Survey results released Tuesday, Aug. 9, by the Pew Internet and American Life Project found that 92 percent of all adults who go online use e-mail and search engines — leaving one to wonder what, exactly, the remaining 8 percent are doing.

“E-mail and search form the core of online communication and online information gathering, respectively,” according to the Pew findings. “And they have done so for nearly a decade, even as new platforms, broadband and mobile devices continue to reshape the way Americans use the Internet and Web. “

By comparison, in 2002, “more than eight in 10 online adults were using search engines, and more than nine in 10 online adults were e-mailing,” Pew reported.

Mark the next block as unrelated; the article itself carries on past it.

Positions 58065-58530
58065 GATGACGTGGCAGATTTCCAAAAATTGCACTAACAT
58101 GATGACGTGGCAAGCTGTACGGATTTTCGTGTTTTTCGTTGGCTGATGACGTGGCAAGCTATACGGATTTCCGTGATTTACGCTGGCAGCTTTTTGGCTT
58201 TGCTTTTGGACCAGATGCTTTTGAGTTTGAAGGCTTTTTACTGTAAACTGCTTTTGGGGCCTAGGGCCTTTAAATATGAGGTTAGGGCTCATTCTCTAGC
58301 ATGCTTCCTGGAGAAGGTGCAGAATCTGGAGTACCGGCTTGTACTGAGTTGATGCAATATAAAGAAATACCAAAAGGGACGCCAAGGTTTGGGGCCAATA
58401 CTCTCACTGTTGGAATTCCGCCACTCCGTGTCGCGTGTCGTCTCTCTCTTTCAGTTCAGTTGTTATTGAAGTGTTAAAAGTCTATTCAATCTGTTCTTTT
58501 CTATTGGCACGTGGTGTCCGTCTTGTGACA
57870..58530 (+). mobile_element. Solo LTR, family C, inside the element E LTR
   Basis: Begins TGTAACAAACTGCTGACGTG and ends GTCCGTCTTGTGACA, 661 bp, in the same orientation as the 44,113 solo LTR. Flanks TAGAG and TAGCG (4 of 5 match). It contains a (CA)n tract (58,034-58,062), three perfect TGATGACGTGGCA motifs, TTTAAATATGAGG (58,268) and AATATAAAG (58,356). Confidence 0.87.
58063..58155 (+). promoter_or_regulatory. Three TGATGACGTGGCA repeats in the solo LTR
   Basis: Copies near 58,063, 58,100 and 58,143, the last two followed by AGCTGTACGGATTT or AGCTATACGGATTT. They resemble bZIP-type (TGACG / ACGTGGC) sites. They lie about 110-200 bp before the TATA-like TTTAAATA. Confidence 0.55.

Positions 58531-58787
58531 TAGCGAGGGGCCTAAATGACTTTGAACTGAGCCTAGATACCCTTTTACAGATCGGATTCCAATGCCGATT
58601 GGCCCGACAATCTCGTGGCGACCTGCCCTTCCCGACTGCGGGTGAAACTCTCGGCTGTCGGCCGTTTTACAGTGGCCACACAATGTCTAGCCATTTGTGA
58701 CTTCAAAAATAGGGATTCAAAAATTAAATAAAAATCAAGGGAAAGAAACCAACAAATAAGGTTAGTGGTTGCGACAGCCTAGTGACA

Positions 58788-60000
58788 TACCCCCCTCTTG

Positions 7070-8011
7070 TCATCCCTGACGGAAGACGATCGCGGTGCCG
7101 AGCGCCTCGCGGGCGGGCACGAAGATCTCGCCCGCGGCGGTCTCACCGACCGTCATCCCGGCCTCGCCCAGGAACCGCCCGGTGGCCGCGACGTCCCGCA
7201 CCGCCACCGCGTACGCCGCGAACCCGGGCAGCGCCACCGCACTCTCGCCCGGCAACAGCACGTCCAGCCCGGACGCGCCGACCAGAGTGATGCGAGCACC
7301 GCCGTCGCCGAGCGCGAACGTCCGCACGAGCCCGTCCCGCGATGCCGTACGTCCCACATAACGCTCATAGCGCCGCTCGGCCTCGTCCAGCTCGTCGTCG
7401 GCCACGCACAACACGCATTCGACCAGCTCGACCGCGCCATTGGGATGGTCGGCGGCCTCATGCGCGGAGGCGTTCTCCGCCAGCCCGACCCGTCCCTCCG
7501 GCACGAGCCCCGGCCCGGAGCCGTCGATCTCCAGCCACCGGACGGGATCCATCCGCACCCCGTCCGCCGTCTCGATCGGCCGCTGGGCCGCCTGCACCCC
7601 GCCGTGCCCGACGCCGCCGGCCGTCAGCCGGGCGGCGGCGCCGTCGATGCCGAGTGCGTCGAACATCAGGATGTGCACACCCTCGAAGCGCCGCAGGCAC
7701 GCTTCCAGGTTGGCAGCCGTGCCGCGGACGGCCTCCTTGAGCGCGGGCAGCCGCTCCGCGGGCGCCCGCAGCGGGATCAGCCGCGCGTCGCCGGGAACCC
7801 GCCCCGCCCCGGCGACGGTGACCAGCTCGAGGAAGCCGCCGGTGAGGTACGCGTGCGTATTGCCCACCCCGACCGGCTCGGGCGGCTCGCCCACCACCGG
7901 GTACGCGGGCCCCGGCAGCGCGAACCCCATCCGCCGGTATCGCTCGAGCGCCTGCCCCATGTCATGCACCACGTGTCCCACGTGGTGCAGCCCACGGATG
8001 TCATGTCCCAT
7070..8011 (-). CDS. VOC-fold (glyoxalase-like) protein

If there’s a difference between now and a decade ago, it’s that Americans are e-mailing and searching online more regularly now — about 61 percent of online adults do both now on an average day, whereas in 2002, just 49 percent of online adults used e-mail during the average day and only 29 percent used a search engine.

Pew surveyed nearly 2,300 adults within the past year for the research.

While governments integrated e-mail into their everyday work from the very beginning, they seem to finally be catching on that search engines are the dominant means of information gathering on the Internet. Some, like Texas and Utah, are redesigning their .gov Web portals to make search the primary way to navigate the site.

The Pew research didn’t address online usage trends among children. A comScore report from early 2011 found that during the past 12 months, time spent using Web-based e-mail had dropped 59 percent among 12- to 17-year-olds, and was also down among those age 18 to 54. Conversely mobile e-mail usage is increasing, with 70.1 million users accessing e-mail on a mobile device — an increase of 36 percent year over year.